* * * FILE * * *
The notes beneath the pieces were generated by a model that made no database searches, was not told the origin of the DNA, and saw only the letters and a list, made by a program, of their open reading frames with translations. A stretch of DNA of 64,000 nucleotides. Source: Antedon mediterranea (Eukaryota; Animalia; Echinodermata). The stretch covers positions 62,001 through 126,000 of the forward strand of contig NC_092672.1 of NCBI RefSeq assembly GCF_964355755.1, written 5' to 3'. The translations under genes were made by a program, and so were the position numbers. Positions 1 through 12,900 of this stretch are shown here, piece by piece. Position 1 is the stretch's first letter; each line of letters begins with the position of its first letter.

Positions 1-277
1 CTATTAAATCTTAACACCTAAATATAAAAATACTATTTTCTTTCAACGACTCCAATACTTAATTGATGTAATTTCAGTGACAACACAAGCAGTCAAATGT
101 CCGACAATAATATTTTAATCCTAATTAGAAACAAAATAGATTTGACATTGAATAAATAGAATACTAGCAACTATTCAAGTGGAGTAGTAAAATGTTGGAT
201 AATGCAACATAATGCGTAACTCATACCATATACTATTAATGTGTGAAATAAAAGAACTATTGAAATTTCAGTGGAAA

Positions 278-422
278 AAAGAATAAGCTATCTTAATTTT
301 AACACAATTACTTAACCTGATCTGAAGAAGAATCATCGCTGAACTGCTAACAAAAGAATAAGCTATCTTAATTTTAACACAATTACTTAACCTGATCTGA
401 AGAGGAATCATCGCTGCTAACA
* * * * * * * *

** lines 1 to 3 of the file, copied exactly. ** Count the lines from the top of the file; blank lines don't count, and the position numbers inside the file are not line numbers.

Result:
The notes beneath the pieces were generated by a model that made no database searches, was not told the origin of the DNA, and saw only the letters and a list, made by a program, of their open reading frames with translations. A stretch of DNA of 64,000 nucleotides. Source: Antedon mediterranea (Eukaryota; Animalia; Echinodermata). The stretch covers positions 62,001 through 126,000 of the forward strand of contig NC_092672.1 of NCBI RefSeq assembly GCF_964355755.1, written 5' to 3'. The translations under genes were made by a program, and so were the position numbers. Positions 1 through 12,900 of this stretch are shown here, piece by piece. Position 1 is the stretch's first letter; each line of letters begins with the position of its first letter.

Positions 1-277
1 CTATTAAATCTTAACACCTAAATATAAAAATACTATTTTCTTTCAACGACTCCAATACTTAATTGATGTAATTTCAGTGACAACACAAGCAGTCAAATGT